AR Lower-Receiver Build: Trigger Guard Installation

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posted on October 20, 2015
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The necessary parts and tools are listed below:

Parts
Trigger Guard
Trigger Guard Roll Pin

Tools
Small hammer. (Plastic and brass-tipped preferred.)
4S Pin-holding starter punch (optional)
1/8-inch Roll-pin punch 1/8 inch pin punch (optional)
Bench block

The front of the trigger guard should have a spring-loaded detent already installed. Compress this and insert the trigger guard into the front, making sure the detent is on the same side as the hole. Put the receiver on a bench block to support it. A block of wood will work.

Alas, more dreaded roll-pin manipulation!
Use the roll pin-holding starter punch to start the roll pin, or hold it with needle nose pliers as you start it. It’s usually a tight fit and it’s easy to damage the end of the roll pin. It is easier to use a slave pin as you gently start the pin through the receiver and into the trigger guard. Carefully use the roll pin punch and hammer to drive the roll pin into the receiver. Check to see it is of equal depth on both sides.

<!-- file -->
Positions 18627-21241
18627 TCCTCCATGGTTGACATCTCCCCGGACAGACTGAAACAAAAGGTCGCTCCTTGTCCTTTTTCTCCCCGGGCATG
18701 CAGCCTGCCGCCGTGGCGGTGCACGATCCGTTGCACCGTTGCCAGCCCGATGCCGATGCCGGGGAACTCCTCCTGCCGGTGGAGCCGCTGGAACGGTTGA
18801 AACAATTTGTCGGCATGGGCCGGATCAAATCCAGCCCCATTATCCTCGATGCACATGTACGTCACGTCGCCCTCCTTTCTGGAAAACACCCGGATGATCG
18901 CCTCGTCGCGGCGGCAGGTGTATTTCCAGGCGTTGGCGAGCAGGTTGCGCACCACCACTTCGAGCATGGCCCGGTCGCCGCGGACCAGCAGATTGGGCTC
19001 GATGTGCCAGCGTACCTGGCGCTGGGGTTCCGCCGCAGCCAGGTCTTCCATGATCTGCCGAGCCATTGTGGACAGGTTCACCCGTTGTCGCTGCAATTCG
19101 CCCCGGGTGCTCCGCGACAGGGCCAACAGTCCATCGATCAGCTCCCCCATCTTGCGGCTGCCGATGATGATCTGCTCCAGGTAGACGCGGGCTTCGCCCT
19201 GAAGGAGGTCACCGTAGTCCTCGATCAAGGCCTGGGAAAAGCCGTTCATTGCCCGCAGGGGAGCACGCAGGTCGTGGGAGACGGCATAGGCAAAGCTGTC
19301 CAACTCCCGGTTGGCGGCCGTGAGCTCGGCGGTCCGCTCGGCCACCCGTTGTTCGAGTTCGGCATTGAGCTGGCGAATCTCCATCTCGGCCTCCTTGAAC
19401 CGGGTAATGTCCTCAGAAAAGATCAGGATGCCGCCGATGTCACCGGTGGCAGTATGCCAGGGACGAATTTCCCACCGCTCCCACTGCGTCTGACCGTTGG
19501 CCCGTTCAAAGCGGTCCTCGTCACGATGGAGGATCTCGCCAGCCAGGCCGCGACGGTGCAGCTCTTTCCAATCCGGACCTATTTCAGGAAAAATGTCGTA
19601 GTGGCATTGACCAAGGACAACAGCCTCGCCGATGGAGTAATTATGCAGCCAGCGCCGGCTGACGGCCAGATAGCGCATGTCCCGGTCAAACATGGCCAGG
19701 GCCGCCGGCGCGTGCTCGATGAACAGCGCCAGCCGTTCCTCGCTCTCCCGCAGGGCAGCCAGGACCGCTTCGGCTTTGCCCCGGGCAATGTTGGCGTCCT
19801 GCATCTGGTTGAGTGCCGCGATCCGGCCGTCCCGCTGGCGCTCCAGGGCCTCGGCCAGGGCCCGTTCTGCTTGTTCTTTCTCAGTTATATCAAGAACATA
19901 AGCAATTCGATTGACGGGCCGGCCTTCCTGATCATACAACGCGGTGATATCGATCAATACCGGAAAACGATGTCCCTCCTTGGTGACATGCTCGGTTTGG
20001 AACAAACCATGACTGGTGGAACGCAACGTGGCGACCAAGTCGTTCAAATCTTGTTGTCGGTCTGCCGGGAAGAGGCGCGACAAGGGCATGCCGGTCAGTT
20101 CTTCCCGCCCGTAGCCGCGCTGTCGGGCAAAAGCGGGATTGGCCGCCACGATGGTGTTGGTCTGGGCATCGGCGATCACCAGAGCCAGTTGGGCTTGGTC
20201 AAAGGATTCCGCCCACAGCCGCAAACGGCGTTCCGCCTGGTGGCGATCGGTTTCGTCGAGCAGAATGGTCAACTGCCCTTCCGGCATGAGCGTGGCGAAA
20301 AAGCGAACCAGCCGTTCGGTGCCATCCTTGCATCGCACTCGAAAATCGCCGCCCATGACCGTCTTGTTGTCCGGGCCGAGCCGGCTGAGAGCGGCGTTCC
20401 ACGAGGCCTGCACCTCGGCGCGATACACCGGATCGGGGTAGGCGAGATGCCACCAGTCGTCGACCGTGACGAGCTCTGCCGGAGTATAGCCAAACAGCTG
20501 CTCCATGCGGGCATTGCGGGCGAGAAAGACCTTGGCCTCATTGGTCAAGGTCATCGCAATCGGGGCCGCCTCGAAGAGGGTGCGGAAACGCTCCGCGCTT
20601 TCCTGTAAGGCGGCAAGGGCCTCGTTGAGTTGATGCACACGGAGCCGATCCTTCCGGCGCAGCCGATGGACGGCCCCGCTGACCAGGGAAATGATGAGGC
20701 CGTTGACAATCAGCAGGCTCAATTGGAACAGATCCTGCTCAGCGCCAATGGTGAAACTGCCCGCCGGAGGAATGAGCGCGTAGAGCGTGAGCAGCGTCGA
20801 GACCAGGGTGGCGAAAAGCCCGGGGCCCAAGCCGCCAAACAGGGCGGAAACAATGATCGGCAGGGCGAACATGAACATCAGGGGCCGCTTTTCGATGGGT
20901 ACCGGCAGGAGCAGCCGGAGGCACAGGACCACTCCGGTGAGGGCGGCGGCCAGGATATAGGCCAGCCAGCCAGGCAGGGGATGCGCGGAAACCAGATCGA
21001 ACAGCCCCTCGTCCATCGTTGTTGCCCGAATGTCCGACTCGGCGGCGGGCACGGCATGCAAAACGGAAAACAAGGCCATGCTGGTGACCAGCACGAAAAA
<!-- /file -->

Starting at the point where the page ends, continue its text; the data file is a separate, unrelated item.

Function Check
Depress the detent on trigger guard and make sure the trigger guard will pivot open. (The Blackhawk model I used had a second roll pin instead of a detent.)

An ideal choice for a hunting rifle, the Blackhawk Oversized Trigger Guard offers easy access for gloved fingers.
Unparsimonious Potential Upgrade
Despite its straight design and narrow opening the standard trigger guard will suffice under most conditions. But, when you consider my rifle is designed with hunting mind, the addition of Blackhawk’s AR-15 Oversized Trigger guard just makes better sense because it allows quicker access to the trigger with gloved hands.

The next entry will cover installing the buttstock.

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